[This is preliminary documentation and is subject to change. Blank topics are included as placeholders.]

Create a new static route.


New-CsStaticRoutingConfiguration -Identity <XdsIdentity> [-Confirm [<SwitchParameter>]] [-Force <SwitchParameter>] [-InMemory <SwitchParameter>] [-Route <PSListModifier>] [-WhatIf [<SwitchParameter>]]


Parameter Required Type Description



Xds Identity

Unique identifier for the new static routing collection to be created. New collections can only be created at the service scope, and can only be assigned to the Registrar service. Because of that, the Identity for a new collection must look similar to this: -Identity "service: Registrar:atl-cs-001.litwareinc.com".



PSList Modifier

Individual static routes maintained within the collection. Routes to be added to a collection must either by copied from another collection or created using the New-CsStaticRoute cmdlet. See the Examples section of this help topic for more information.




Creates an object reference without actually committing the object as a permanent change. If you assign the output of this cmdlet called with this parameter to a variable, you can make changes to the properties of the object reference and then commit those changes by calling this cmdlet’s matching Set- cmdlet.



Switch Parameter

Suppresses the display of any non-fatal error message that might arise when running the command.



Switch Parameter

Describes what would happen if you executed the command without actually executing the command.



Switch Parameter

Prompts you for confirmation before executing the command.

Detailed Description

When you send a SIP (Session Initiation Protocol) message to someone that message might need to traverse multiple subnets and networks before it is delivered; the path traveled by the message is often referred to as a route. In networking, there are two types of routes: dynamic and static. With dynamic routing, servers use algorithms to determine the next location (the next hop) where a message should be forwarded. With static routing, message paths are predetermined by system administrators. When a message is received by a server, the server checks the message address and then forwards the message to the next hop server that has been preconfigured by an administrator. If configured correctly, static routes help ensure timely, and accurate, delivery of messages, and with minimal overheard placed on servers. The downside to static routes? Messages are not dynamically rerouted in the event of a network failure.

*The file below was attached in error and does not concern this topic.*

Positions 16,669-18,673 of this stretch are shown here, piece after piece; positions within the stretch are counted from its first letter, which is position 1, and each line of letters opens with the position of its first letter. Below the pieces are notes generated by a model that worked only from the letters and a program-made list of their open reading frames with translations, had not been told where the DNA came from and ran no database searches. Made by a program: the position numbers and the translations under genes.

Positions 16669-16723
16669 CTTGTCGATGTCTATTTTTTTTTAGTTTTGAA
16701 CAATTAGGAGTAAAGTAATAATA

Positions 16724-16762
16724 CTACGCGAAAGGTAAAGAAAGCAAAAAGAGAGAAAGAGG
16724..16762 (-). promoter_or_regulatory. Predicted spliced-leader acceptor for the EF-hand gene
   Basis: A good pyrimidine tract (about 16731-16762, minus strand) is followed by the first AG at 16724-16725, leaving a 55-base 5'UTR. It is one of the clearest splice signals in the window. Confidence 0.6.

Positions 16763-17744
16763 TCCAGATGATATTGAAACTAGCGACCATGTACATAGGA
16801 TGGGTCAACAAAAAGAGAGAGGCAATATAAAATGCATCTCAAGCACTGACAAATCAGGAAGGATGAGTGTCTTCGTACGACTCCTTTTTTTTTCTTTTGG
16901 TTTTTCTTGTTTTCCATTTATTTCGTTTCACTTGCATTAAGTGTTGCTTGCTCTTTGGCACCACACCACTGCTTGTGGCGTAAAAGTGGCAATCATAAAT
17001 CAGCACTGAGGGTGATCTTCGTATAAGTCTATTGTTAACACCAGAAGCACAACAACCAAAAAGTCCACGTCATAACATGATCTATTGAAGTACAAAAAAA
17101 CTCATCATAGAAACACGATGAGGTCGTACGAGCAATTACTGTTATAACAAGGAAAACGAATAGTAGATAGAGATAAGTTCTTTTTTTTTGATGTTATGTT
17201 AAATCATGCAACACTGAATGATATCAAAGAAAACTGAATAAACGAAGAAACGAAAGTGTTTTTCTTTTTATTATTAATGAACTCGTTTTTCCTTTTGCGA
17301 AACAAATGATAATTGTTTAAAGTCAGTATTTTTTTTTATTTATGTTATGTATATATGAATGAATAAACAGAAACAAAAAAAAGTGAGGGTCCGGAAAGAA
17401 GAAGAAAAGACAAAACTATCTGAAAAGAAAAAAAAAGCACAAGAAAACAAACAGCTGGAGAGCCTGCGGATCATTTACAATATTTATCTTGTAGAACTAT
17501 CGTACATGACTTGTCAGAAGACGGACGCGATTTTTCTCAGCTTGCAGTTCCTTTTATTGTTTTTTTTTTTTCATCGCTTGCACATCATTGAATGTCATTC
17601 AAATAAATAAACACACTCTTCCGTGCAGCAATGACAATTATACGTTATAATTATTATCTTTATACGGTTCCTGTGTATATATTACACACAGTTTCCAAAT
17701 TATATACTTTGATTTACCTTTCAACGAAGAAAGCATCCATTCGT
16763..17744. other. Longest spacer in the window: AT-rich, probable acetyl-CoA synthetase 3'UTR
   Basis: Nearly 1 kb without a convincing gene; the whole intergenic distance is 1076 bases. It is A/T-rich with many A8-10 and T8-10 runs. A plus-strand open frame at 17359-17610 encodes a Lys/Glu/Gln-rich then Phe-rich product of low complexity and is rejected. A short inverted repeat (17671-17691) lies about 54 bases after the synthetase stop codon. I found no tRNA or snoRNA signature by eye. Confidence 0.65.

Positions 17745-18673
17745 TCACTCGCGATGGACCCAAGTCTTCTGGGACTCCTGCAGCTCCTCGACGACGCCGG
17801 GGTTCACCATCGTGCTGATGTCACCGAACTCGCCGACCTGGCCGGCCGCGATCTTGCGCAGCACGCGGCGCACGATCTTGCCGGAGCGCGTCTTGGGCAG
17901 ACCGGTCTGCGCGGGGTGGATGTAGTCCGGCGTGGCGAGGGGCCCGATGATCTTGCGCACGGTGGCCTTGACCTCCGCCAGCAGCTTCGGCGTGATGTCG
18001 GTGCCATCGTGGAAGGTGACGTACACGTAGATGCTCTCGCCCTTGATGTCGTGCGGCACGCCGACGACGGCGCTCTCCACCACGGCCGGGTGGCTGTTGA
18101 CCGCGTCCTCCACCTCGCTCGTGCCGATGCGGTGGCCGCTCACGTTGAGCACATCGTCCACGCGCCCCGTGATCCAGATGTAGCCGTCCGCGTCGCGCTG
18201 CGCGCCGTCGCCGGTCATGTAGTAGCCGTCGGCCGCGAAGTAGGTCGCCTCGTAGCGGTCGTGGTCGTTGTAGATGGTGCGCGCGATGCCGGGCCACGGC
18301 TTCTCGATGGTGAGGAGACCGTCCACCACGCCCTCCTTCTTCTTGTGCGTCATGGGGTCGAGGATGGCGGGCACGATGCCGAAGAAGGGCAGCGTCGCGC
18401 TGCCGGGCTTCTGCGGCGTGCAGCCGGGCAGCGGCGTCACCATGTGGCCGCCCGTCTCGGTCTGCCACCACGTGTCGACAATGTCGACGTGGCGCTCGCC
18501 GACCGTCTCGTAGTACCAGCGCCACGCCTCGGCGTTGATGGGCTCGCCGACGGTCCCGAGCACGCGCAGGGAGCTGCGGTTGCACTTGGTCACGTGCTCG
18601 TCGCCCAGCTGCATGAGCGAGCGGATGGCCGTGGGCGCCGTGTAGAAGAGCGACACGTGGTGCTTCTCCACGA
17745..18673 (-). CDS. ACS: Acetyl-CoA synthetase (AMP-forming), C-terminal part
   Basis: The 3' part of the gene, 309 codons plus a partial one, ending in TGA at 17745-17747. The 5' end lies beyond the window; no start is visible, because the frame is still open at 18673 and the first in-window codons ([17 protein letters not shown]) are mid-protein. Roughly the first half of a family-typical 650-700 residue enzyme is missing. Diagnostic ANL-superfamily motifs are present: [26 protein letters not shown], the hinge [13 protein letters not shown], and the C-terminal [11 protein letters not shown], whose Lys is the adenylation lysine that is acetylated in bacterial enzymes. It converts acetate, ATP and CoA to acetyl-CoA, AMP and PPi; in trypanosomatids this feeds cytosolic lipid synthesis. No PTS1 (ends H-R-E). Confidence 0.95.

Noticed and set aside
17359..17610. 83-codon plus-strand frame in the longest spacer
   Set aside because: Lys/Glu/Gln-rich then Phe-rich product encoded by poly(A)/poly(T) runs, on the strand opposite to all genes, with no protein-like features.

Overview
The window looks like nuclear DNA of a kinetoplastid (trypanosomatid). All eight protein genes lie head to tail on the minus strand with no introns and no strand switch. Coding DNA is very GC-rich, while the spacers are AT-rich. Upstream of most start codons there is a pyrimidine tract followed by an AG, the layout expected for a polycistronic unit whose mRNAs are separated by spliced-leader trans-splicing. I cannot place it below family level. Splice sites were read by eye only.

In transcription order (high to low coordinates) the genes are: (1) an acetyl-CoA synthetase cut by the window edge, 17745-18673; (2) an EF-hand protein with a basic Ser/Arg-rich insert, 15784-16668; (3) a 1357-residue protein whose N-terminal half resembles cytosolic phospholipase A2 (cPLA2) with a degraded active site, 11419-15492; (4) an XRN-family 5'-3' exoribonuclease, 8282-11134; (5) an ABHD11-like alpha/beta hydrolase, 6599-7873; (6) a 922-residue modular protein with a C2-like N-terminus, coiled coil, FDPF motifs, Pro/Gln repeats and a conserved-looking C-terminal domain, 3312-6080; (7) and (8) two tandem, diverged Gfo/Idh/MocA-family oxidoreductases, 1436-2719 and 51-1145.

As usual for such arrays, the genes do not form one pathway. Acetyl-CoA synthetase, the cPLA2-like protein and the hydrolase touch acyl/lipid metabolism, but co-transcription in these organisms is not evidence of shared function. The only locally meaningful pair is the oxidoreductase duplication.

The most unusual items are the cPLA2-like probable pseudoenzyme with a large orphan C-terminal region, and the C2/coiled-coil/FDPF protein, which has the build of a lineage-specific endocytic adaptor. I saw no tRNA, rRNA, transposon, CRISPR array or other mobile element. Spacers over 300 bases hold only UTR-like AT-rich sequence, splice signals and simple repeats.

Microsoft Communications Server “14” enables you to set up static routes for proxy servers. The actual routes themselves are created using the New-CsSipProxyRoute cmdlet. However, these routes have a number of properties that must be created using additional cmdlets. For example, each route must have a Transport, a property that defines the network protocol used for transmitting messages along the route. This means that you need to use either New-CsSipProxyTCP or New-CsSipProxyTLS to create an object reference for that protocol. That object reference is then used to configure the Transport object.

When you install Microsoft Communications Server “14”, a global collection of static routes is automatically created for you. (The collection is created, but there are no routes assigned to that collection.) In addition, the software enables you to create additional collections applied to the service scope (these new collections can only be assigned to the Registrar service).

New static routing configuration collections are created using the New-CsStaticRoutingConfiguration cmdlet. New routes can only be created at the service scope, and can only be applied to the Registrar service; a command that attempts to assign a collection to a different service will fail. Likewise, your command will fail if it tries to assign a new collection to a service that already hosts a collection, or it tries to collection a new collection at the global scope.

Return Types

New-CsStaticRoutingConfiguration creates new instances of the Microsoft.Rtc.Management.WriteableConfig.Settings.SipProxy.RoutingSettings object.


-------------------------- Example 1 ------------------------

Copy Code
New-CsStaticRoutingConfiguration -Identity "service:Registrar:atl-cs-001.litwareinc.com" 

The preceding command creates a new static routing configuration collection, a collection that has the Identity service:Registrar:atl-cs-001.litwareinc.com. Because the –Route parameter is not included in the command, the new collection will not have any static routes assigned to it.

-------------------------- Example 2 ------------------------

Copy Code
$x = New-CsStaticRoute -TCPRoute -Destination "" -Port 8025 -MatchUri "sip:*@litwareinc.com"

New-CsStaticRoutingConfiguration -Identity "service:Registrar:atl-cs-001.litwareinc.com" -Route $x

The commands shown in Example 2 create a new SIP proxy route that uses TCP as its transport; this new route is then added to a new static routing configuration collection. To do all this, the first command in the example uses New-CsStaticRoutre to create a new route that points to the next hop server with the IP address This new route (stored in a variable named $x) also uses port 8025 and the MatchUri "sip:*@litwareinc.com".

When that’s done, New-CsStaticRoutingConfiguration is called to create a new collection (with the Identity service:Registrar:atl-cs-001.litwareinc.com), assigning the route stored in the variable $x to the Route property of the new collection.